# ggga¶

**Gaussian Process Guided Genetic Algorithm**

*for optimization of expensive noisy black box functions or hyperparameter tuning*

## Synopsis¶

```
from ggga import *
import asyncio
import numpy as np
# 1. Define the parameter space we want to optimize.
# Here, a R² space.
space = Space(
Real('x1', -2, 2),
Real('x2', -2, 2))
# 2. Define the objective function we want to optimize.
# Here, the Goldstein-Price function with some noise
# and a log(y+1) transformation of the value.
from ggga.benchmark_functions import goldstein_price
async def objective(x, rng):
y = goldstein_price(*x)
y_with_noise = y + rng.normal(scale=10)
while y_with_noise < 0:
y_with_noise = y + rng.normal(scale=10)
value = np.log(1 + y_with_noise)
cost = 0.0
return value, cost
# 3. Choose optimization settings.
minimizer = Minimizer(
max_nevals = 50,
)
# 4. Kick of the optimization.
# The result contains all evaluations
rng = RandomState(1234) # choose seed for reproducibility
loop = asyncio.get_event_loop()
res = loop.run_until_complete(minimizer.minimize(
objective, space=space, rng=rng))
# 5. Visualize the result.
from ggga.visualization import PartialDependence
fig, _ = PartialDependence(model=res.model, space=space, rng=rng) \
.plot_grid(res.xs, res.ys)
fig.savefig("README_example.png")
```

The visualization shows all samples
and the response surface of a Gaussian Process Regression
fitted to those samples.
The optimum of the Goldstein-Price function is at (0, -1).
Each column shows one parameter (x1 and x2),
in between them the interactions between the parameters with a contour plot.
The individual parameter plots view the surface from one side.
The blue line is the *average* value of the surface along that parameter,
with a ±2σ region around it.
The red line is the *minimal* value of the surface along that parameter,
also with a ±2σ region.
The best sample is marked with a dashed line (individual plots)
or a red dot (interaction plot).
However, the best found sample might not be at the optimum, due to noise.

Example objective function that runs an external program:

```
async def objective(x, rng):
# set up the command to execute
# like: `./someprogram --x1=1.978 --x2=-0.471`
command = ['./someprogram']
for param, value in zip (space.params, x):
command.append(f"--{param.name}={value}")
# run the command
process = await asyncio.subprocess.create_subprocess_exec(
*command, stdout=asyncio.subprocess.PIPE)
out, err = await process.communicate()
# parse the output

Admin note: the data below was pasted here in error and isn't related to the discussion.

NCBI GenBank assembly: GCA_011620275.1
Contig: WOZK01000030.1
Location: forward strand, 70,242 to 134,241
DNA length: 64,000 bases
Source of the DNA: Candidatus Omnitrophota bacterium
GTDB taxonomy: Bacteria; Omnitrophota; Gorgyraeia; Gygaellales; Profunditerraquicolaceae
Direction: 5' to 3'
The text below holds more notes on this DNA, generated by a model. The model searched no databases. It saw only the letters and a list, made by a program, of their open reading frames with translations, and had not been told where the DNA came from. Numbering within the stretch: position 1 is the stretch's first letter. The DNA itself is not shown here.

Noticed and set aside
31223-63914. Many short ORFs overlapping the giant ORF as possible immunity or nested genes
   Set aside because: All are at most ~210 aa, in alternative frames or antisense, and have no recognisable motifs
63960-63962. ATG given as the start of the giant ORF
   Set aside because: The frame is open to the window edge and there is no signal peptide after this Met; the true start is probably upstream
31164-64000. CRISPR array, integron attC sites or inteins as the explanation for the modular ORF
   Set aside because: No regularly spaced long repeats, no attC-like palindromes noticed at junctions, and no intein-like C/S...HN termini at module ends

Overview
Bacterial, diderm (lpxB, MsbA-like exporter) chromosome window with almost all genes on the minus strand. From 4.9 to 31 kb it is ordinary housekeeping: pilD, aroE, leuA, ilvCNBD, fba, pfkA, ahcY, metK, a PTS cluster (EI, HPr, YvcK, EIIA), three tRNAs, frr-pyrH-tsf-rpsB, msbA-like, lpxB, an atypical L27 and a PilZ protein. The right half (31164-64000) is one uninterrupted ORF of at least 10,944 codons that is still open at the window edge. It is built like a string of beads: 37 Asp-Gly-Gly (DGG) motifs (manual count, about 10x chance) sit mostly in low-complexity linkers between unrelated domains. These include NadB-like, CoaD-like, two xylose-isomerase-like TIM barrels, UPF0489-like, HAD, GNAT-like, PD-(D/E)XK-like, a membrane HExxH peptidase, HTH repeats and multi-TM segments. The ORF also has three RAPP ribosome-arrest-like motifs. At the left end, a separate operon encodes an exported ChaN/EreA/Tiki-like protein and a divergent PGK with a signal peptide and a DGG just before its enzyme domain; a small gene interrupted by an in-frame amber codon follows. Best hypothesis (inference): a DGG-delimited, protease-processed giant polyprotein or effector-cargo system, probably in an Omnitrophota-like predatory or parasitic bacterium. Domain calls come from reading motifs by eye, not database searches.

value = float(out.decode().splitlines()[-1])
cost = 0.0 # or could measure CPU-time
return value, cost
```

## Description¶

GGGA is an optimization algorithm that combines evolutionary algorithms with Bayesian optimization. It is suitable for optimizing expensive black-box functions with noise. In particular, it may be used for hyperparameter tuning of machine learning algorithms.

Related work:

scikit-optimize: an implementation of Bayesian optimization, implemented in Python.

irace: a parameter tuning tool using iterated racing, implemented in R.

## Installation¶

GGGA requires Python 3.6 or later, and an up to date Scipy stack (numpy, scipy, matplotlib, pandas, scikit-learn).

Installation can be performed directly from the GitHub repository:

```
$ pip install git+https://github.com/latk/ggga.py.git
```

Alternatively, build the container from the Dockerfile.

## Examples¶

The `ggga`

module is also a command line tool
to explore various benchmark functions.
By default, GGGA is compared to random samples.

```
$ python3 -m ggga --help
```

Run the example from the Synopsis:

```
$ python3 -m ggga goldstein-price --logy --samples=50 --noise 10
```

## Example optimization strategies¶

The example runner can receive a number of optimization strategies to compare.
These can be selected and configured on the command line.
To configure a strategy, provide a YAML document with type tags,
e.g. `!GGGA { ... }`

.

`random`

: take random samples.`ggga`

: use GGGA for optimization.`!GGGA { ... }`

: use GGGA for optimization. The mapping may provide extra arguments for the`Minimizer`

. The Minimizer’s*nevals*and*surrogate_model_class*arguments should be specified via the example runner’s –samples and –model flags. All acquisition strategies can be specified through YAML.`!Irace { ... }`

: use irace for optimization.**port**: int. Required for communication between the objective function and irace.**parallel**: int = 1. How many evaluations may be performed in parallel.**digits**: int = 4. Internal precision used by irace.**min_racing_rounds**: int = 2. Racing rounds before the first statistical test is applied. By default, irace uses 5 rounds here.**confidence**: float = 0.95. Confidence level for the statistical test during racing.

## Stability Policy¶

The API is unstable and may change at any time without prior notice.

## Acknowledgements¶

Development of this software was supported by the Workgroup for Network Security, Information, and Data Security at the Frankfurt University of Applied Sciences (GH: @fg-netzwerksicherheit, Homepage: Forschungsgruppe für Netzwerksicherheit, Informationssicherheit und Datenschutz)

## License¶

Copyright 2018 Lukas Atkinson

GGGA is licensed under the terms of the AGPLv3+, see the LICENSE.txt for details.